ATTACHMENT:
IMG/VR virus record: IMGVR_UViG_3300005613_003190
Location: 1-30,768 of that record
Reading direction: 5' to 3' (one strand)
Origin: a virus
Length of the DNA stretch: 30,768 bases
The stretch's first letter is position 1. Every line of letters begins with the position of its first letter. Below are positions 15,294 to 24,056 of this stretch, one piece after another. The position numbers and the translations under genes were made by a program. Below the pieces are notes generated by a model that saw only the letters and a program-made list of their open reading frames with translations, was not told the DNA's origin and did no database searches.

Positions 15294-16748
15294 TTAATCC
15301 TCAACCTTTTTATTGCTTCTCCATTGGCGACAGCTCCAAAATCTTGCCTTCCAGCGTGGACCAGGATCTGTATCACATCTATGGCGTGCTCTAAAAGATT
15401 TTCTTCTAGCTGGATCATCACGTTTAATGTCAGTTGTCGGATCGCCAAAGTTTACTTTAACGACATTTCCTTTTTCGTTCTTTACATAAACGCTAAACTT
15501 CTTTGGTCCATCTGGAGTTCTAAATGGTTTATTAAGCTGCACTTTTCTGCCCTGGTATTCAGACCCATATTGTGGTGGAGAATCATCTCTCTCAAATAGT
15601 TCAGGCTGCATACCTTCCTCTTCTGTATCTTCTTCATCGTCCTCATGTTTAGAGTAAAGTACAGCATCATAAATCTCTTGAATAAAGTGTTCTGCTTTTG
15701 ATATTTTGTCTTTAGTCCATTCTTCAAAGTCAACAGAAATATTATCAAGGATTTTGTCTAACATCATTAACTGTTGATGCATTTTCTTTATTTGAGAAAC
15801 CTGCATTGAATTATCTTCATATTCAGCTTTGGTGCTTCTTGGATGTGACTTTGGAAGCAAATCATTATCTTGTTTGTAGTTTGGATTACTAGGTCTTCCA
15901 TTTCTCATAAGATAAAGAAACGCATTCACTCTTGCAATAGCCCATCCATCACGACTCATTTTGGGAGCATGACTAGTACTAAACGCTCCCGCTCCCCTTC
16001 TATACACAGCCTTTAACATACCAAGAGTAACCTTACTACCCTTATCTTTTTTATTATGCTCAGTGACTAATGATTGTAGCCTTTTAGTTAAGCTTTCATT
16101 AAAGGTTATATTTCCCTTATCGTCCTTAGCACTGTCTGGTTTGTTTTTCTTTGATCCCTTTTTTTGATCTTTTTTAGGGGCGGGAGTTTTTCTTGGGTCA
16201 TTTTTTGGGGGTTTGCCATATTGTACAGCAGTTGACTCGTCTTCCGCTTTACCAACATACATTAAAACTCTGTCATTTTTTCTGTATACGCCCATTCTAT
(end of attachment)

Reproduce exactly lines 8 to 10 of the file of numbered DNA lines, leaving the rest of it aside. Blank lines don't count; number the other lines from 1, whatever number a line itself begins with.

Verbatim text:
15294 TTAATCC
15301 TCAACCTTTTTATTGCTTCTCCATTGGCGACAGCTCCAAAATCTTGCCTTCCAGCGTGGACCAGGATCTGTATCACATCTATGGCGTGCTCTAAAAGATT
15401 TTCTTCTAGCTGGATCATCACGTTTAATGTCAGTTGTCGGATCGCCAAAGTTTACTTTAACGACATTTCCTTTTTCGTTCTTTACATAAACGCTAAACTT